Since reading Of Mice and Men way back, I’ve nursed a distinct wish to get a little stake together, retire from field laboring and live off the fat of the land. Of course, George and Lennie existed in prewar California: a landscape of large estate farms where all you had to do was vault a split-rail fence, gather a few cabbages, kidnap a sheep or some rabbits and (spoiler alert) it still turned out to be a pipe dream. We live in the most populous city in the nation, where scarcity is a word used for bedrooms under $1,200. Forget about food just lying around to be taken, right? Well, for botanist and wild edibles expert Leda Meredith, the nearest leafy, twiggy surroundings is as good as any common grange. In advance of upcoming tours of Prospect Park, Meredith tells us why hunting for food in the urban wild beats Dumpster diving any day.
Beginning Earth Day Weekend, April 23, Meredith teams with Green Edge NYC for a series of urban foraging tours in Prospect Park. The tours cost $20, but Meredith shows how to bob as much off your weekly grocery budget by scoring vegetable greens, fruits, nuts and other delicacies all over the place. Meredith’s lessons continue throughout the early fall, and tours often sell out weeks before the scheduled dates. “It’s a good idea to come on the tours in more than one season as the ingredients that are available change dramatically,” Meredith says. Brokelyn emailed Leda Meredith in the twixt of her busy spring to ask about the foraging movement.
Did you grow up in Brooklyn? When did you first realize you could live off nature’s abundance even in the city?
I grew up in San Francisco, and that’s where I first learned to forage in an urban environment. My great-grandmother was from Greece, where it is still common for people of all ages to forage for wild edibles, particularly spring greens. She used to take me to Golden Gate Park to collect dandelion greens, miner’s lettuce, and wild mustard. I’ve lived in Brooklyn since 1995.
How much of your diet do you manage to fill with just foraged foods? Can a person live eating entirely what they find at the park?
A person could theoretically live entirely off what is available in the park, but I don’t actually demand that of myself (or the park). I do find nuts and berries to snack on as well as herbs, salad greens, root vegetables, and other ingredients. I’d say about 20-30 percent of my diet is wild edibles. The rest is from my garden, farmers’ markets, and my CSA share, plus a very small percentage of non-local store-bought ingredients.
How much money does foraging save?
That really depends on how much foraging the person does and what their tastes are like and what they find. A fun example was last year, when I collected almost $300 worth of Maitake (a.k.a. Hen of the Woods) mushrooms [pictured above].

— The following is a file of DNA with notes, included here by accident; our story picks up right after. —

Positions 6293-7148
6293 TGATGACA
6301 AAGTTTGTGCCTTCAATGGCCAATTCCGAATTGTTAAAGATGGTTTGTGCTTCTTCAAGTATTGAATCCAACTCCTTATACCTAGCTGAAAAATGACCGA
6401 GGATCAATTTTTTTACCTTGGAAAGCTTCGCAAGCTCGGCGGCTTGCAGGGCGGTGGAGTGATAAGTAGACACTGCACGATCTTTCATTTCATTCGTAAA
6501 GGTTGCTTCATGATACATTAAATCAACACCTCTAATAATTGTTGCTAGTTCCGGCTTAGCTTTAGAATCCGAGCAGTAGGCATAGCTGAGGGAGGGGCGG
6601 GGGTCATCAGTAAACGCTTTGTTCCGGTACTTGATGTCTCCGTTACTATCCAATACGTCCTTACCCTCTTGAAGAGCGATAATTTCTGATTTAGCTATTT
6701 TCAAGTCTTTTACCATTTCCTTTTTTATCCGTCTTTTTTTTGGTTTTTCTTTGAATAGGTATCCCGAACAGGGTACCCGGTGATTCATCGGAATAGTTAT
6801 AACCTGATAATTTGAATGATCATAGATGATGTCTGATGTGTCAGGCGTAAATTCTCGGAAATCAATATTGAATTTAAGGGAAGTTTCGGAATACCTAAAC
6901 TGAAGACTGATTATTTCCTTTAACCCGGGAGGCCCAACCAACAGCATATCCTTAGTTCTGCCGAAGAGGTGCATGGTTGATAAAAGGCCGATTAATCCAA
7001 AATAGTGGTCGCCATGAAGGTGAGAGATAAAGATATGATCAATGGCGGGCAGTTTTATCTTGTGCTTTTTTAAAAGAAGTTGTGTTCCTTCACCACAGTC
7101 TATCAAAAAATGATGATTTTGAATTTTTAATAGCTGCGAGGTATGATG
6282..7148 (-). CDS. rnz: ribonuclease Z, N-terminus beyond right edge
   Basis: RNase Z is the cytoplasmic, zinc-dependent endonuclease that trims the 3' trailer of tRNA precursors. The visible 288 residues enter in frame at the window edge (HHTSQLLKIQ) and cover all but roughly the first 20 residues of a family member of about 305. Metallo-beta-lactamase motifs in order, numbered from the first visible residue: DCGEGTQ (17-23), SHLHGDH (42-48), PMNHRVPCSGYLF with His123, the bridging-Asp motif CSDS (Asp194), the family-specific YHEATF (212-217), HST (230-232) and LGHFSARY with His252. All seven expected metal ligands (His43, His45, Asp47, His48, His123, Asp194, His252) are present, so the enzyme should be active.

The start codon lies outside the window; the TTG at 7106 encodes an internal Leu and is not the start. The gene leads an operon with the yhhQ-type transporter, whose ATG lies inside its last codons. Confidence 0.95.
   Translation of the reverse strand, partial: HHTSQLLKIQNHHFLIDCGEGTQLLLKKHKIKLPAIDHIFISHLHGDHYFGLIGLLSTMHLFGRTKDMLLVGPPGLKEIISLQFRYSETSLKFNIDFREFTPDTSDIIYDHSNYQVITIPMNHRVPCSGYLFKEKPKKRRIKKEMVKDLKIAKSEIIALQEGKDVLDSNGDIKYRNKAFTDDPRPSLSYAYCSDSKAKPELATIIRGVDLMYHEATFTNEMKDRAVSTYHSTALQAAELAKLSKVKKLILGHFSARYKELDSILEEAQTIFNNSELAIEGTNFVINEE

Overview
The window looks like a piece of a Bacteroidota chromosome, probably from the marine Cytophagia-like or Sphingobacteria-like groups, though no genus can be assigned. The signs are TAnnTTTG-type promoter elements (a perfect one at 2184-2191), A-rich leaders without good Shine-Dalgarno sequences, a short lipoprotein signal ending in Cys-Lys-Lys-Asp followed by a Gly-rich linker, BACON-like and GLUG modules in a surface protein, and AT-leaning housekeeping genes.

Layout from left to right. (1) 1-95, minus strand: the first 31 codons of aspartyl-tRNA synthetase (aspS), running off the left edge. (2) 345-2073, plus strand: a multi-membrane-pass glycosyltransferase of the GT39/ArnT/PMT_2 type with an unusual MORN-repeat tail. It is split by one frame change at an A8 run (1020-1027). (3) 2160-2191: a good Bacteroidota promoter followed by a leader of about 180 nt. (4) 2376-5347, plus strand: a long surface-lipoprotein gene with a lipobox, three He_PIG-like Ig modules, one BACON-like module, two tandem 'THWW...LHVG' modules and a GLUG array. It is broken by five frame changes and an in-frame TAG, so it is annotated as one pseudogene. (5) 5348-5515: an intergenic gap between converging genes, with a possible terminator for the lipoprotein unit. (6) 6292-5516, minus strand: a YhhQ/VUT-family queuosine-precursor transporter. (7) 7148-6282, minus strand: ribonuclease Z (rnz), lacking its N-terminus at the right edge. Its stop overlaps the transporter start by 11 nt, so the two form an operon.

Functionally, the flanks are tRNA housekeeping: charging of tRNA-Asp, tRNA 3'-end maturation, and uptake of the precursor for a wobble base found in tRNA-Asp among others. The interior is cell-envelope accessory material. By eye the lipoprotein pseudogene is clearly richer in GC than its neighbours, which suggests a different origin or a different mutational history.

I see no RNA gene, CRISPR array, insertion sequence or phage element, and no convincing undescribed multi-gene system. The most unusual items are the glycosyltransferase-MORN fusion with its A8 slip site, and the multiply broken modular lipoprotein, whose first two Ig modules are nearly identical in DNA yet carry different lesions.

I came out of the park that day laden with as much as I could carry. The greenmarket was in full swing, and there’s a guy who cultivates and sells mushrooms. He was hawking his wares, and one of them was the same kind of mushroom I’d just scored big time in the park for free. I opened my bag to give him a glimpse, and he started laughing. “You’re not going to be my customer,” he said. “Not today,” I replied.
I made some amazing risottos and other dishes with [the mushrooms], but also dried some for winter use and to give away as gifts and swaps.
Do you harvest any other materials that can be made simply into useful goods, or replace items most people purchase?
I don’t have much experience harvesting for textile fibers, etc. But, yes, I own a hat made out of tree bark (it’s from Uganda, not Brooklyn, but still). I do swap some of my finds for other items at the BK Swappers parties.
Are there places foragers should avoid?
Avoid harvesting directly beside heavily trafficked roads or anywhere that has been sprayed with herbicides or pesticides.
In addition to helping the environment and local economy, most locavore activities tend to encourage local-food resources and opportunities the more people get involved. But if everyone in Brooklyn foraged, wouldn’t the availability of wild food run out?
With some wild edibles that would be an issue, and one thing I emphasize on my tours is how to harvest sustainably. For example, if there are very few plants of a particular species, I’m not going to harvest them, no matter how delicious I know them to be. I’ll leave those plants to multiply. But many wild edibles are actually invasive species that are crowding out native plants, and those can be harvested freely without endangering those plant populations.
Any other resources you would suggest for folks interested in becoming foragers?
Well, here’s a shameless book plug: The Locavore’s Handbook: The Busy Person’s Guide to Eating Local on a Budget. It includes a hefty section on foraging, as well as how to preserve some of what you harvest and other essential topics if you want to eat a primarily local, seasonal diet.
I also recommend Steve Brill’s Identifying and Harvesting Edible and Medicinal Plants in Wild (and Not So Wild) Places, Sam Thayer’s The Forager’s Harvest, and John Kallas’s Edible Wild Plants.
[Legal disclaimer: The NYC parks rules say: “No person shall deface, write upon, sever, mutilate, kill or remove from the ground any plants, flowers, shrubs or other vegetation under the jurisdiction of the Department without permission of the Commissioner.” But Meredith says she’s never had any problems with authorities. “I’m very respectful of harvesting ethically and sustainably and not causing any damage,” she says.]